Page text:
Scott Willard, Regulatory Analyst
Seating Systems Division
21557 Telegraph Road
Southfield, MI 48034
Dear Mr. Willard:
This responds to your letter requesting an interpretation of paragraph S5.3.4 of Federal Motor Vehicle Safety Standard (FMVSS) No. 202a, Head restraints; Mandatory applicability begins on September 1, 2008. Specifically, you asked for clarification with regard to what is the lowest position of adjustment for a head restraint. Based on the information you have provided and the analysis below, we have concluded that, for the design you ask about, the lowest position of adjustment refers to the position in which the head restraint is in contact with the top of the seat back.
By way of background, the National Highway Traffic Safety Administration (NHTSA) is authorized to issue FMVSSs that set performance requirements for new motor vehicles and items of motor vehicle equipment (see 49 U.S.C. Chapter 301). NHTSA does not provide approvals of motor vehicles or motor vehicle equipment. Instead, manufacturers are required to self-certify that their products conform to all applicable safety standards that are in effect on the date of manufacture.
You noted in your letter that Head restraint design often allows adjustment travel below the lowest locking position because contact with the seat back serves as the stop for the lowest position. You stated that this is not considered a stowed position, but that usable head restraint adjustment travel includes this distance and may [a]ffect the determination of the mid-travel locking position chosen for the dynamic test. You asked whether the lowest position of adjustment under S5.3.4 was a locked position slightly above contact with the top of the seat back, or below that position, in contact with the top of the seat back.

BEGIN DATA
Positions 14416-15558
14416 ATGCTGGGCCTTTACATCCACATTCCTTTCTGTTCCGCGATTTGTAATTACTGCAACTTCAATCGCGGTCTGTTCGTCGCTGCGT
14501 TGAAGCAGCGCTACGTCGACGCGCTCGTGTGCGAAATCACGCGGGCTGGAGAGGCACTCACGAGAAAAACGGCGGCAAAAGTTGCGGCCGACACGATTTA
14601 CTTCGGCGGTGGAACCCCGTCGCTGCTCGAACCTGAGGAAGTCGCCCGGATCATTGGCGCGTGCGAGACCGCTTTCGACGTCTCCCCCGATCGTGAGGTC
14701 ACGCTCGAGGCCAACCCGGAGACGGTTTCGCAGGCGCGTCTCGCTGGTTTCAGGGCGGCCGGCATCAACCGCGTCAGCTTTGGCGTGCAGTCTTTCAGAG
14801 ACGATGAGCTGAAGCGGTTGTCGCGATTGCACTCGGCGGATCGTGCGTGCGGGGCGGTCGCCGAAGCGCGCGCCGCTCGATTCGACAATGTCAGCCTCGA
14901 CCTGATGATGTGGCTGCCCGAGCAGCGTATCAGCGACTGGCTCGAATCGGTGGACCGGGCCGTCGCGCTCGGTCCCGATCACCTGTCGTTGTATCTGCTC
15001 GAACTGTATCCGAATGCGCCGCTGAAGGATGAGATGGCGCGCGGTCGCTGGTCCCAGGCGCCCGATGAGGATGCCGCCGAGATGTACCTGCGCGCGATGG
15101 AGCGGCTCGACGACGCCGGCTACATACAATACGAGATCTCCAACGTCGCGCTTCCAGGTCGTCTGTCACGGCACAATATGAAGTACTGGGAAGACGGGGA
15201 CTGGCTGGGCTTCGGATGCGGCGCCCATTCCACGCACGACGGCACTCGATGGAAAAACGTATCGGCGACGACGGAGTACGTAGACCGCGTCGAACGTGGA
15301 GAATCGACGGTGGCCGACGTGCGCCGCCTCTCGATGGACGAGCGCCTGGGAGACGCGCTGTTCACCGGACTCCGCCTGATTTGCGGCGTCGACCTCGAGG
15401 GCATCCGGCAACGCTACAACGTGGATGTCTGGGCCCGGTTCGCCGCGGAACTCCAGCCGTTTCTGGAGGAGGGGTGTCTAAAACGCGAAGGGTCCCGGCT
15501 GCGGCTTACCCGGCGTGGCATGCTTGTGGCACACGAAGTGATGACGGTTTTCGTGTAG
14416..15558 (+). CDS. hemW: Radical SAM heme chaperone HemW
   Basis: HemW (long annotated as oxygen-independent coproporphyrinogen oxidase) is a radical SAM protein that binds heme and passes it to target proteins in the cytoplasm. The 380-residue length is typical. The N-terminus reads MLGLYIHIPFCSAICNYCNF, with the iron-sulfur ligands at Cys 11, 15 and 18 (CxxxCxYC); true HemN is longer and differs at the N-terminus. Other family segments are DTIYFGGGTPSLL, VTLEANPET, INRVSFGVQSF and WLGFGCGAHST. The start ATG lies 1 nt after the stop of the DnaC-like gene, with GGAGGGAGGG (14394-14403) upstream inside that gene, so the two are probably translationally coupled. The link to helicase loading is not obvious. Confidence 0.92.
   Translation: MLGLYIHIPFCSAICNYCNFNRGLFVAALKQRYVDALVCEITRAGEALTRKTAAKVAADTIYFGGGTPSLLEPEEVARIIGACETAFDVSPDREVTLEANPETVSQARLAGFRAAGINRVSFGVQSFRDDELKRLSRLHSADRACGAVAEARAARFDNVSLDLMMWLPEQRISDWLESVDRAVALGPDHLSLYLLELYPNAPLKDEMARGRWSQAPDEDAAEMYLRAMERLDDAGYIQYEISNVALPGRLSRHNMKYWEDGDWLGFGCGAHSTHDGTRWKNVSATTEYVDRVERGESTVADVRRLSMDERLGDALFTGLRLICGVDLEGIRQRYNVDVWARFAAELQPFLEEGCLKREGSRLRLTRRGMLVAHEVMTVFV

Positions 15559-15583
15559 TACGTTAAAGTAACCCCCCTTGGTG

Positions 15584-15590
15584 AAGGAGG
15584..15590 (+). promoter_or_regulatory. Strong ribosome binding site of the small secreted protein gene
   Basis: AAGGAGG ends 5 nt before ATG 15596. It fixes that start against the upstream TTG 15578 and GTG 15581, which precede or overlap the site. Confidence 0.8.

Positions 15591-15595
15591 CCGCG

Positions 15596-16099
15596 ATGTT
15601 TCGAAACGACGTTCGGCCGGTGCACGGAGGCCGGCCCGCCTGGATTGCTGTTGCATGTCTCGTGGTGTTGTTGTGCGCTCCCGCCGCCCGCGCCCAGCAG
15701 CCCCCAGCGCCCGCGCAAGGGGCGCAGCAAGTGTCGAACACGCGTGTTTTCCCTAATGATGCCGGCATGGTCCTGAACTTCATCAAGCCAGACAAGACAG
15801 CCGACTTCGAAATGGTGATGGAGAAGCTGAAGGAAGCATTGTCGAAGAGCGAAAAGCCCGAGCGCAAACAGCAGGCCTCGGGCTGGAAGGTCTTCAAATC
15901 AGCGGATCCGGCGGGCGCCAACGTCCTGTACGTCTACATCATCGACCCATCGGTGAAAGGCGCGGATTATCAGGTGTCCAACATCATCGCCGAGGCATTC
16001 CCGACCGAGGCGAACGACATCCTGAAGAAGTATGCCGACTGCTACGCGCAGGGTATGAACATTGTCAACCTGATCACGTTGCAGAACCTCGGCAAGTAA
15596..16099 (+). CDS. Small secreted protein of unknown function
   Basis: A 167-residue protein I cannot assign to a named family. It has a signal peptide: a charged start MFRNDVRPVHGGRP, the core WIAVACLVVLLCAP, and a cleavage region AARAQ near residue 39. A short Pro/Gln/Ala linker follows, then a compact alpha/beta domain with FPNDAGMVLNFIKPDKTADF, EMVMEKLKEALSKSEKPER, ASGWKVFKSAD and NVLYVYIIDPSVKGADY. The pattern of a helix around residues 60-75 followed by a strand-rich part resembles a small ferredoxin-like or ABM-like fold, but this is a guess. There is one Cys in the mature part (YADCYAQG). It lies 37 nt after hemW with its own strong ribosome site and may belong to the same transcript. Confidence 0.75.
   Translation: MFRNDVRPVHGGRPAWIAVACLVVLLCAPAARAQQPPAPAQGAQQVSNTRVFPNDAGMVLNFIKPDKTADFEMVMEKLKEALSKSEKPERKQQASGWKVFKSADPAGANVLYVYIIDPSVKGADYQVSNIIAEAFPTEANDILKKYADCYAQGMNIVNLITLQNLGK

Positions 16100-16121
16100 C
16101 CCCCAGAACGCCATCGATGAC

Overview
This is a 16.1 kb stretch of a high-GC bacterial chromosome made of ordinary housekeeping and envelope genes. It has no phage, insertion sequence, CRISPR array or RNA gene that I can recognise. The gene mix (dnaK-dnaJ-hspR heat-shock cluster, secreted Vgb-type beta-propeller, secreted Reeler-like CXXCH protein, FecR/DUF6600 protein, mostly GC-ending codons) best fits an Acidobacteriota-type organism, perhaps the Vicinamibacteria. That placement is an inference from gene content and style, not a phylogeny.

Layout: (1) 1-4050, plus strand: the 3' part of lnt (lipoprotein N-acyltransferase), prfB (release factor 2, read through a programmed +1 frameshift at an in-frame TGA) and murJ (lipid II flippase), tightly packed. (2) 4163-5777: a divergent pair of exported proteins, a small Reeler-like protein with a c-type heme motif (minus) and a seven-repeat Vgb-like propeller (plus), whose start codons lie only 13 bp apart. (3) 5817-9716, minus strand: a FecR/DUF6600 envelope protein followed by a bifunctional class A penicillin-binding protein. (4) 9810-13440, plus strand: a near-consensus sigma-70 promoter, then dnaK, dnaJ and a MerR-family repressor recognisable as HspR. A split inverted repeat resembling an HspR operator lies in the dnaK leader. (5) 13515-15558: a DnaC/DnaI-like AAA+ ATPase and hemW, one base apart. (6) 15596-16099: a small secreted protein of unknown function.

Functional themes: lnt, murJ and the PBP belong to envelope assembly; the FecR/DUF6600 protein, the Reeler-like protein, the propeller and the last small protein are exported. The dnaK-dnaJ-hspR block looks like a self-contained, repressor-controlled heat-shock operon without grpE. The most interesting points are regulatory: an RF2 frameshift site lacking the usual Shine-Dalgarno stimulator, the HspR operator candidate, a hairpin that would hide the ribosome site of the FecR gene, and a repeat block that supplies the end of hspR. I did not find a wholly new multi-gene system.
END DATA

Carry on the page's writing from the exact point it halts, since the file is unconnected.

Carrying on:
S5.3.4 of FVMSS No. 202a reads, in relevant part, as follows:
At each outboard designated seating position, .If the head restraint is adjustable, adjust the top of the head restraint to a position midway between the lowest position of adjustment and the highest position of adjustment. If an adjustment position
midway between the lowest and the highest position does not exist, adjust the head restraint to a position below and nearest to midway between the lowest position of adjustment and the highest position of adjustment.
We interpret the phrase lowest position of adjustment to mean, for the design you ask about, the position where the head restraint is in contact with the top of the seat back. Most head restraint adjustment positions are the places where the head restraint locks or clicks into a detent. However, for designs where the head restraint may be adjusted below the lowest locking position, the position where the head restraint contacts the top of the seat back would be an adjustment position, even though it does not click into a detent at that point. The seat back provides a stop for the downward adjustment of the head restraint, just as a detent does at other positions of adjustment. Additionally, we note that many people leave or position the head restraint at this point. Therefore, we consider it the lowest point of adjustment for purposes of determining the mid-travel locking position for the dynamic test.
If you have any further questions, please do not hesitate to contact Rebecca Schade of my staff at (202) 366-2992.
Anthony M. Cooke